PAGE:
PhD Thesis by Dr. María Lovísa Ámundadóttir, Laboratory of Integrated Performance in Design (LIPID), EPFL



This thesis introduces a new approach to characterize and evaluate ocular light exposure based on the discovery of novel blue light-sensitive photoreceptors in the human eye. These photoreceptors are the primary mediators of ‘non-visual’ responses impacting human health, from resetting the circadian clock to directly alerting the brain. In recent years, studies have found that light at short-wavelengths is more effective than light at longer wavelengths at inducing and suppressing a range of ‘non-visual’ responses. Although it has been recommended that we approximate the spectral sensitivity of these novel photoreceptors with an action spectra peaking near λmax = 490 nm, the optimal approach for quantifying non-visual spectral effectiveness is yet unknown. These novel photoreceptors, in addition being photoreceptors themselves, receive inputs from the classical photoreceptors (rods and cones) that in return affect the overall spectral sensitivity of the non-visual system as it changes with lighting conditions. Due to this time-varying spectral sensitivity and the relatively slow temporal processing, the relation between dynamic external light stimuli and the magnitude of non-visual responses cannot be explained with a single function or a simple threshold value.


To better understand these non-linear and unknown relations, this thesis aims to develop a novel computational method, based on recent findings about the ‘non-visual’ — also called non-image-forming—effects of light on human health. A dynamic wavelengthdependent model framework is proposed to evaluate the non-visual health potential of light. This novel approach integrates the spectral effectiveness of irradiation and accommodates time-varying spectral sensitivity functions. These time series of light quantities serve as inputs for the light-driven model, which accounts for light intensity, duration, history, and timing of light exposure. By quantifying light in terms of spectral effectiveness and temporal dynamics, different light exposure patterns can be ranked in terms of its potential to have an impact on human health.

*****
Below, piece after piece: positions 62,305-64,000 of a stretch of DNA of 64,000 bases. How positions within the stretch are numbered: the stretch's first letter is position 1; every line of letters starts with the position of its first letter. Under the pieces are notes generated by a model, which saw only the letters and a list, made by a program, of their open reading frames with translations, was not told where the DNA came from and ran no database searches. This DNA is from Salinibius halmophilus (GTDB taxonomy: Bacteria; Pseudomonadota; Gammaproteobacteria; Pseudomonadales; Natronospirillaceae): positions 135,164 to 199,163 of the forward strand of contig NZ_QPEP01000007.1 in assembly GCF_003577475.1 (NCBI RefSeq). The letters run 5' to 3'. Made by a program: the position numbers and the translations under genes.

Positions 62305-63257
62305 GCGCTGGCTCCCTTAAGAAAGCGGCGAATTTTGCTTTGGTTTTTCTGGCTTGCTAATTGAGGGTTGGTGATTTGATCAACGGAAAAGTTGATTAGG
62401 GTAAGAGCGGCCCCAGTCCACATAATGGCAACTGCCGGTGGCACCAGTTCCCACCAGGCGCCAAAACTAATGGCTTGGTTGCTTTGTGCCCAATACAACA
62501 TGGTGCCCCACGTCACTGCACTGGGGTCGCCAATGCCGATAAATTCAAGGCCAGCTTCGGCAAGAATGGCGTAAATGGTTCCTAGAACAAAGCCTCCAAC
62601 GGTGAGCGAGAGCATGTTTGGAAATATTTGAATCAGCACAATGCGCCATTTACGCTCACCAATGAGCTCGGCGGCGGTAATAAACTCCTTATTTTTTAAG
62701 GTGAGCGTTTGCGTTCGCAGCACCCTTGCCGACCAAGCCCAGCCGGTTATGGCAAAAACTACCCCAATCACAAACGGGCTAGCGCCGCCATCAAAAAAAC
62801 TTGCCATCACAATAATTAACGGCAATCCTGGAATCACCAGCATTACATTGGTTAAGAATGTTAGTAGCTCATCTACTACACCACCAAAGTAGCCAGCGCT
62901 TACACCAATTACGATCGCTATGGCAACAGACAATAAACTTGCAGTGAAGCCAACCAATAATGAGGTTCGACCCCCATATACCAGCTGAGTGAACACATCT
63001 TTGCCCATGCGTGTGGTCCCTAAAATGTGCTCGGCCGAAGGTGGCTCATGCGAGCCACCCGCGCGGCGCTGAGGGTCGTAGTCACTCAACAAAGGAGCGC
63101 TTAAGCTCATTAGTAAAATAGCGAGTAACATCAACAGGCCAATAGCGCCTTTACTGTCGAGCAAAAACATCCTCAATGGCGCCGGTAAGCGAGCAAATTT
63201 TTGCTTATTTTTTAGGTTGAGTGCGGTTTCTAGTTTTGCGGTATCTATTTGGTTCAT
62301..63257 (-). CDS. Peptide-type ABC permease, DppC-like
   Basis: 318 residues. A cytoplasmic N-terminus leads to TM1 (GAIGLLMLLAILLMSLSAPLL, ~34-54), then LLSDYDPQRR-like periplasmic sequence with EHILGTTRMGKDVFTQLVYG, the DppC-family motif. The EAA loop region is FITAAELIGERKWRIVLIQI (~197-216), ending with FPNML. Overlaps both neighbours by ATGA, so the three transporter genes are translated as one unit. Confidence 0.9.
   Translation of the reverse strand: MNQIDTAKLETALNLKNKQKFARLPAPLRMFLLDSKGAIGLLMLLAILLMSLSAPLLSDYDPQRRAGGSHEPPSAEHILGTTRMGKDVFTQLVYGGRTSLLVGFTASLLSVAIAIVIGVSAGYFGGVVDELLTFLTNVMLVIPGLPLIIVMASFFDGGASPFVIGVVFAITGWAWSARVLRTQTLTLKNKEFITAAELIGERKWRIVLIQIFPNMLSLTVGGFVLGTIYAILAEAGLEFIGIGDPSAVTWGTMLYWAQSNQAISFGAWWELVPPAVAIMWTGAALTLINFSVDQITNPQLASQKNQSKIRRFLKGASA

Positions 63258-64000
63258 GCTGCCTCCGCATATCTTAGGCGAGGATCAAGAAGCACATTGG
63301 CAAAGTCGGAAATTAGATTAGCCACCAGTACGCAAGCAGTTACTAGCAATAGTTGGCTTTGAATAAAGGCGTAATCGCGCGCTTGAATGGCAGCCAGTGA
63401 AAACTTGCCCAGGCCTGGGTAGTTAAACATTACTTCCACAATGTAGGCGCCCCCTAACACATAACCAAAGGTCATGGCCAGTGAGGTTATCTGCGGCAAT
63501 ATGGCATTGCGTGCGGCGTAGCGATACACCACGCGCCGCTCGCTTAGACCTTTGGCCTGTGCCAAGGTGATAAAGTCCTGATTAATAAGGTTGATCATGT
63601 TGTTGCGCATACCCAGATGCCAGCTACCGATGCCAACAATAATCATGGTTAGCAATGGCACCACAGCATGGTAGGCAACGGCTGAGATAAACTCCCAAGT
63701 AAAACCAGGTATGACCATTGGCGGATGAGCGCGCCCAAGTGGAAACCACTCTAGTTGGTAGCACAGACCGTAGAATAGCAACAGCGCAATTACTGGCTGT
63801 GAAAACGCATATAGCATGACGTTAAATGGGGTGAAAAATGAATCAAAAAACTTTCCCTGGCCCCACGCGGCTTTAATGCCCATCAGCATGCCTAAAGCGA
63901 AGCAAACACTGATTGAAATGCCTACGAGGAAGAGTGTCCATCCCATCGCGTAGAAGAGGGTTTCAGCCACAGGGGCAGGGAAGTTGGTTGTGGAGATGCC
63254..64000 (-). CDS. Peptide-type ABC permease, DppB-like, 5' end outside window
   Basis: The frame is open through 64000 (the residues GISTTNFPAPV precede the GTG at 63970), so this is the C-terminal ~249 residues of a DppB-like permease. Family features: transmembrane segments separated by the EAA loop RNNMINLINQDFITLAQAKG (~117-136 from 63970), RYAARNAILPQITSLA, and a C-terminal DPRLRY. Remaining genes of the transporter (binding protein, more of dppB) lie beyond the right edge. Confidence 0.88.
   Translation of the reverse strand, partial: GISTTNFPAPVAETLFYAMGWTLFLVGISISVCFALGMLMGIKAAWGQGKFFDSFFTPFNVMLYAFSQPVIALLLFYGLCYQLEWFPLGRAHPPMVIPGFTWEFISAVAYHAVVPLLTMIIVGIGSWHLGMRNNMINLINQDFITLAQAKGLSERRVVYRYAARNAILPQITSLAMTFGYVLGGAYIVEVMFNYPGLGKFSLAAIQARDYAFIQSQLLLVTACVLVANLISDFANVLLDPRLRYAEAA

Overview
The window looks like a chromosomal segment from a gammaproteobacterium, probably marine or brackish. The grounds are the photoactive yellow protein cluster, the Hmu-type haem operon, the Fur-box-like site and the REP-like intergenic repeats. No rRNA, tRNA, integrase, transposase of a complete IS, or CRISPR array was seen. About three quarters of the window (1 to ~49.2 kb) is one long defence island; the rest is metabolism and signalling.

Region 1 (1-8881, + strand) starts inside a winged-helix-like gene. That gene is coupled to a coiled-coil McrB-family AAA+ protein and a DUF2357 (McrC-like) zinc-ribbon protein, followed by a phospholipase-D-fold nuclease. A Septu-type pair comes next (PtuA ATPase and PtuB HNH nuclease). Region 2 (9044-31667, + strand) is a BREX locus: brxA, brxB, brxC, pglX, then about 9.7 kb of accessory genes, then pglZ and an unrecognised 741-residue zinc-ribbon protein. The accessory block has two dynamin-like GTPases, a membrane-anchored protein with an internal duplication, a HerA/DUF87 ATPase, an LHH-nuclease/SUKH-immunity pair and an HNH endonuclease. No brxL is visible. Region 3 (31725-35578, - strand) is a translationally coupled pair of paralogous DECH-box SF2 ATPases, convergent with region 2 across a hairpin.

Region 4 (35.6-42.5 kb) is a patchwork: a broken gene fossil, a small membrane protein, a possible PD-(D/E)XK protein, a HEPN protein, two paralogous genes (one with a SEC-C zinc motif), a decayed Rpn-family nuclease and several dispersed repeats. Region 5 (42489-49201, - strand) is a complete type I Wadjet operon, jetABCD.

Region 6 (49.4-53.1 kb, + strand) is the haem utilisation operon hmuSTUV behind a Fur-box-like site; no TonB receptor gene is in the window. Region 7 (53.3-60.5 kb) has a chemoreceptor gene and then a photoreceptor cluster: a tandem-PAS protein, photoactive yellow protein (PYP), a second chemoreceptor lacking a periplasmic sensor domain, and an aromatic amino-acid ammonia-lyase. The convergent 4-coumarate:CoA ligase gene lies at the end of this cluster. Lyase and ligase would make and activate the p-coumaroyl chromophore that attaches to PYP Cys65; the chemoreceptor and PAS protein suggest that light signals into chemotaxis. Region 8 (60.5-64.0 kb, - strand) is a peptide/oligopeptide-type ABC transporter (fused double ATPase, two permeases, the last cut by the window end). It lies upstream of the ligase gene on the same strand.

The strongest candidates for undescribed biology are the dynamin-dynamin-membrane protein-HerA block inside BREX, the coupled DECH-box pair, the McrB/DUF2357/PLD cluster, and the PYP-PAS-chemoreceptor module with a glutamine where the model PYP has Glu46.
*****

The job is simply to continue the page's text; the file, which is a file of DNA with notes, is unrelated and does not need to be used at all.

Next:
The final objective of this thesis is to support the design of healthier buildings by applying evidence-based lighting criteria, which can then inform architectural design through a simulation-based approach. Incorporating non-visual effects into a building simulation workflow requires a good approximation of daylight spectra as it varies with sun position and sky type. Performance predictions must also account for occupant behavior and scheduling, which brings us to the question: How can we apply such a method to make informed decisions about our built environment? The integration of the proposed model into a functional simulation workflow is demonstrated using an architectural case study but first the non-visual spectral effectiveness of light will be evaluated under varying sky conditions to analyze the model output sensitivity to input accuracy. The model and its application to the built environment will then be investigated usingmultiple view directions and by considering occupant behavior and scheduling to make an immersive prediction within a space.


This novel computational approach can be seen as a first step towards human-centric lighting application, simulating an occupant’s light consumption to evaluate non-visual health potential that can support decision-making in the built environment.


The thesis can be accessed here.